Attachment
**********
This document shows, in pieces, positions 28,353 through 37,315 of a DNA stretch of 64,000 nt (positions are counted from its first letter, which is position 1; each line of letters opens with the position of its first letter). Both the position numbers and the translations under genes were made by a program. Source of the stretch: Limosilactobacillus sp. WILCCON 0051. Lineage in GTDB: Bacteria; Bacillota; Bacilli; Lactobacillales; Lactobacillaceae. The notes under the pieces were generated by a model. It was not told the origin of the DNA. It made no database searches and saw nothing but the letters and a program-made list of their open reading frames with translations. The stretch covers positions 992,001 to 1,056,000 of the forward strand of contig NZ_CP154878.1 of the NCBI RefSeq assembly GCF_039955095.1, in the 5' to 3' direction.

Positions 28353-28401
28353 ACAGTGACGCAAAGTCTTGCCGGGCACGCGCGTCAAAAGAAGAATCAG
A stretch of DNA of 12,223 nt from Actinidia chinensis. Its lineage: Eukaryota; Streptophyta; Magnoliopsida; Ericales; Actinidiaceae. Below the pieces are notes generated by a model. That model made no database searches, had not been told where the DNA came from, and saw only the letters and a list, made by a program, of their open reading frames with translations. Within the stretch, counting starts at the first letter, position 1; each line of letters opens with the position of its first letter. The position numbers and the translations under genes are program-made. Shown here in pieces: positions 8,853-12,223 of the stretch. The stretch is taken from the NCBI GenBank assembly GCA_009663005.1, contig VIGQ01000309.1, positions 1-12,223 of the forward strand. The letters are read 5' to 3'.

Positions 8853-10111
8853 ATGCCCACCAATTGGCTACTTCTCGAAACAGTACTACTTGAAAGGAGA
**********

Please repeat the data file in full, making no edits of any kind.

This document shows, in pieces, positions 28,353 through 37,315 of a DNA stretch of 64,000 nt (positions are counted from its first letter, which is position 1; each line of letters opens with the position of its first letter). Both the position numbers and the translations under genes were made by a program. Source of the stretch: Limosilactobacillus sp. WILCCON 0051. Lineage in GTDB: Bacteria; Bacillota; Bacilli; Lactobacillales; Lactobacillaceae. The notes under the pieces were generated by a model. It was not told the origin of the DNA. It made no database searches and saw nothing but the letters and a program-made list of their open reading frames with translations. The stretch covers positions 992,001 to 1,056,000 of the forward strand of contig NZ_CP154878.1 of the NCBI RefSeq assembly GCF_039955095.1, in the 5' to 3' direction.

Positions 28353-28401
28353 ACAGTGACGCAAAGTCTTGCCGGGCACGCGCGTCAAAAGAAGAATCAG
A stretch of DNA of 12,223 nt from Actinidia chinensis. Its lineage: Eukaryota; Streptophyta; Magnoliopsida; Ericales; Actinidiaceae. Below the pieces are notes generated by a model. That model made no database searches, had not been told where the DNA came from, and saw only the letters and a list, made by a program, of their open reading frames with translations. Within the stretch, counting starts at the first letter, position 1; each line of letters opens with the position of its first letter. The position numbers and the translations under genes are program-made. Shown here in pieces: positions 8,853-12,223 of the stretch. The stretch is taken from the NCBI GenBank assembly GCA_009663005.1, contig VIGQ01000309.1, positions 1-12,223 of the forward strand. The letters are read 5' to 3'.

Positions 8853-10111
8853 ATGCCCACCAATTGGCTACTTCTCGAAACAGTACTACTTGAAAGGAGA